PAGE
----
CRITIPEG: Delivering chills
Haunted Manitoba, Matthew Komus, 200 pages, Great Plains Publications, September 2019
If you’re looking for an accessible ghostly read, Haunted Manitoba by Matthew Komus delivers. Haunted Manitoba is a plain-language book that expands on Haunted Winnipeg, Komus’ previous book exploring haunted sites in the city by widening its scope to the province at large.
Like Haunted Winnipeg, the writing is not exceptional, but it is clear and direct and could appeal to a broad range of readers, including teenagers or people who are even younger. The simple language makes these stories accessible and not overburdened with historical facts, although Komus is indeed the historical expert on haunted sites in Manitoba.
Komus has developed many programs and exhibits for museums around Manitoba, and he operates the Winnipeg Ghost Walk. Komus does a good job of rooting the reader in each haunted site, with a deep description of what these buildings were used for. People who have been to places like Lower Fort Garry may be sufficiently creeped out by the stories he tells.
Komus tells these stories in a sanitized, PG way, yet they are still disturbing and told as if they are completely true. Komus does not reveal his sources but does provide a robust bibliography for any readers curious in learning more.
This book acknowledges the colonial history of the sites featured and does not shy away from naming some of the settlers as violent and racist, without getting into graphic detail. Haunted Manitoba does not focus on the locus of trauma, but how the dead interact with the living, in order to maintain a broad range of readership.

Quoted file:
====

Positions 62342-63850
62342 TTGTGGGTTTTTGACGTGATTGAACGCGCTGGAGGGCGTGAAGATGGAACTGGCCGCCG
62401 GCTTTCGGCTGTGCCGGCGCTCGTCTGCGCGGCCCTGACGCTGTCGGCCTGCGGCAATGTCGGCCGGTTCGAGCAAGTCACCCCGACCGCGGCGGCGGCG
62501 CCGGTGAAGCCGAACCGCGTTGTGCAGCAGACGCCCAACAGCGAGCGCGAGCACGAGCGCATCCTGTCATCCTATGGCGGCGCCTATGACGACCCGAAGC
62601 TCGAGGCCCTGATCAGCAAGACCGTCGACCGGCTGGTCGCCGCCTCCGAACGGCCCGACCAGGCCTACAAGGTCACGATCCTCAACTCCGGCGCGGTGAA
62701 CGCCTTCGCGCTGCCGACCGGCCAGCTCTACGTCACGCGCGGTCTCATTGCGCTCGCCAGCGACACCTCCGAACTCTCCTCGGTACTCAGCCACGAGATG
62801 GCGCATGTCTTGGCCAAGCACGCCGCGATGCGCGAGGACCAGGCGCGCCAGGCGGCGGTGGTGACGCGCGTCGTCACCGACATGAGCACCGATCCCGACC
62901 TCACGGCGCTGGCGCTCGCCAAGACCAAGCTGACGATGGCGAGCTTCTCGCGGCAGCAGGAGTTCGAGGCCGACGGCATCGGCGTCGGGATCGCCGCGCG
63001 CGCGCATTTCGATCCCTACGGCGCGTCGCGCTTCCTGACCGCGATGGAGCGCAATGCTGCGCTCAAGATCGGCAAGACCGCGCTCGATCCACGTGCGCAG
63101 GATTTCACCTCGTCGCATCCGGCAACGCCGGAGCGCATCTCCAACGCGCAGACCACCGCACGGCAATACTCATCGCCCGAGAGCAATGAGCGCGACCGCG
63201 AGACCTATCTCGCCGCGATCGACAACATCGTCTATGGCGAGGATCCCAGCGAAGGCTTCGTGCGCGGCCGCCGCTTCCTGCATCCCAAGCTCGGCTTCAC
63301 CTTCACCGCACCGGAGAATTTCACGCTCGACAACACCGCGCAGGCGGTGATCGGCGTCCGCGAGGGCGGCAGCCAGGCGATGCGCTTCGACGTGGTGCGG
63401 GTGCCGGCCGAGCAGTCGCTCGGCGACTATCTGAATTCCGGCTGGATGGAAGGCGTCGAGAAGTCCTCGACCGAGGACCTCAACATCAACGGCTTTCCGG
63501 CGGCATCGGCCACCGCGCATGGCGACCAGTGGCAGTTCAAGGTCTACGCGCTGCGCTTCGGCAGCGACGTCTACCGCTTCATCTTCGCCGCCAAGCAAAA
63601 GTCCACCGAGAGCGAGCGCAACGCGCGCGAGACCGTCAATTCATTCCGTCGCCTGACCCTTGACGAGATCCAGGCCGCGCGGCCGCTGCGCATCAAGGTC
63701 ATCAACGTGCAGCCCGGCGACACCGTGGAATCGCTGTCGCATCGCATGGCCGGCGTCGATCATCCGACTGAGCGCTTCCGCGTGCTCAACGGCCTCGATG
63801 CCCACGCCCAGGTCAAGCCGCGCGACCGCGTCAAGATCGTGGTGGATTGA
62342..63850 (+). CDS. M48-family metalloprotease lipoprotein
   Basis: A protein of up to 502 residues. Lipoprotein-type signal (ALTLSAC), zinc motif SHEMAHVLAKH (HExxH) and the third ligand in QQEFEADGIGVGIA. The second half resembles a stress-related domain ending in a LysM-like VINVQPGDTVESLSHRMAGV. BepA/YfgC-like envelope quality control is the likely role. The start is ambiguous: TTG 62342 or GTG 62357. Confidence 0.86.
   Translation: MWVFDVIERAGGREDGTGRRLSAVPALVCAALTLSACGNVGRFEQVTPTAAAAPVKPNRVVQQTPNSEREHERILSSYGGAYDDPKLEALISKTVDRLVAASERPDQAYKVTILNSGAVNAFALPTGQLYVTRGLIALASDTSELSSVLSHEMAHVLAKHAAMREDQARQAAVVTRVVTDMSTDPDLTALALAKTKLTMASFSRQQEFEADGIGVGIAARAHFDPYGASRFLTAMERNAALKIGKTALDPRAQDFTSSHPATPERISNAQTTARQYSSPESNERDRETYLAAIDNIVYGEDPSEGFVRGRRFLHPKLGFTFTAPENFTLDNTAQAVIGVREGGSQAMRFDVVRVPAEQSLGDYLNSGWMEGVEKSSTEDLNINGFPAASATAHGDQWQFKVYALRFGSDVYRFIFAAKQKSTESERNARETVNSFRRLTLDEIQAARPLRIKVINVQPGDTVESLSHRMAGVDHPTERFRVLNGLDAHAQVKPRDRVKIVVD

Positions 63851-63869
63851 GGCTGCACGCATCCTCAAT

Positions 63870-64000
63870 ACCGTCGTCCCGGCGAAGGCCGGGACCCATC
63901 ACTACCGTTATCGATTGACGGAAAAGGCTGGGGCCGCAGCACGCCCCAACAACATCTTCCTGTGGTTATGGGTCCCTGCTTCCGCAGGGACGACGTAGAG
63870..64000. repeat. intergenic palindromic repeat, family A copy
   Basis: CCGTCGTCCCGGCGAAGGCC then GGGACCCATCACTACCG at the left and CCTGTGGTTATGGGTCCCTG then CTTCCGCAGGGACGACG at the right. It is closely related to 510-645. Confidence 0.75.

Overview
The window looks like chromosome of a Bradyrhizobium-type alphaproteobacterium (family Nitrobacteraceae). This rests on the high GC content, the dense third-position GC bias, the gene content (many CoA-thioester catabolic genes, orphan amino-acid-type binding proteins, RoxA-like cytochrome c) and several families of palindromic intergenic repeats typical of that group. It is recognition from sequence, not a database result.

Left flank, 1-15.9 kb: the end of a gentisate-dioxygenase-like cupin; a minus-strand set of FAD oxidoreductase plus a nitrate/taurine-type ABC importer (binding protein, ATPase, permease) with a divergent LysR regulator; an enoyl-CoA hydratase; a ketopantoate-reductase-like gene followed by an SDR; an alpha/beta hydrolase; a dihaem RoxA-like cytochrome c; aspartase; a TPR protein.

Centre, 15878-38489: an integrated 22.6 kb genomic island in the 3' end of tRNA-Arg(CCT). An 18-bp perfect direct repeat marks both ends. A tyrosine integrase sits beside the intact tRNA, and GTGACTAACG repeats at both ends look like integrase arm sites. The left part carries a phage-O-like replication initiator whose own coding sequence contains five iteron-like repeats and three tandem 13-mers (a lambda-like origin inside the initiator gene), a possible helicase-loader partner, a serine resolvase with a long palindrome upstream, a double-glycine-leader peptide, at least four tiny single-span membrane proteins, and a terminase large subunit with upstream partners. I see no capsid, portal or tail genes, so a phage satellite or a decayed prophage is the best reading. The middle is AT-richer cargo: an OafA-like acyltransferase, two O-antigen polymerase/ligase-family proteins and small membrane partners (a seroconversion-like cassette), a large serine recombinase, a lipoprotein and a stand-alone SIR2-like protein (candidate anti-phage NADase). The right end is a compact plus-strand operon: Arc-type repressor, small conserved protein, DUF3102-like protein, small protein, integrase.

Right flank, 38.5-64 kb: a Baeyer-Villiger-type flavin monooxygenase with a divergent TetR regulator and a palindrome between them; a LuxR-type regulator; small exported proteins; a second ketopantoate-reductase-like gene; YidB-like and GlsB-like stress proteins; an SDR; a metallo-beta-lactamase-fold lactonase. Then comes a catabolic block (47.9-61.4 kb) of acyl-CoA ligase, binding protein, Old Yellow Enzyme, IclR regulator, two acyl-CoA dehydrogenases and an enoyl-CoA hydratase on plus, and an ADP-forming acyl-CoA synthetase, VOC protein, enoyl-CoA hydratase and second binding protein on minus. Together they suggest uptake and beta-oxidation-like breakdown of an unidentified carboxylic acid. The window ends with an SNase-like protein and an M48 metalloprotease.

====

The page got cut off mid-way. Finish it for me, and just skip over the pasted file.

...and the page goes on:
A little dry at times, the author gives himself away as a historian and museum curator, preferring not to sensationalize the supernatural. However, each of these stories are presented as factual. The book is not concerned with how these stories came to be passed on, only on the fact that they exist.
This technique is chilling. Telling the stories as fact may make even the most skeptical reader feel like they are there when a man appears in the back seat of a student’s car while they’re working at Lower Fort Garry, or in the Delta Marsh Field station when a man appears in the window.
I wanted a deeper dive into the research and to know more about the people who had these ghostly encounters, how they were recorded and if people connected with the sites today still believe these ghost stories. But that’s not what this book is.
Haunted Manitoba is an easy but pleasurable historical read. If you enjoy ghost stories steeped in historical content, you will probably like Haunted Manitoba, but the book may surprise even skeptics, as it roots its stories in the prairies we know so well.
Published in Volume 74, Number 16 of The Uniter (January 30, 2020)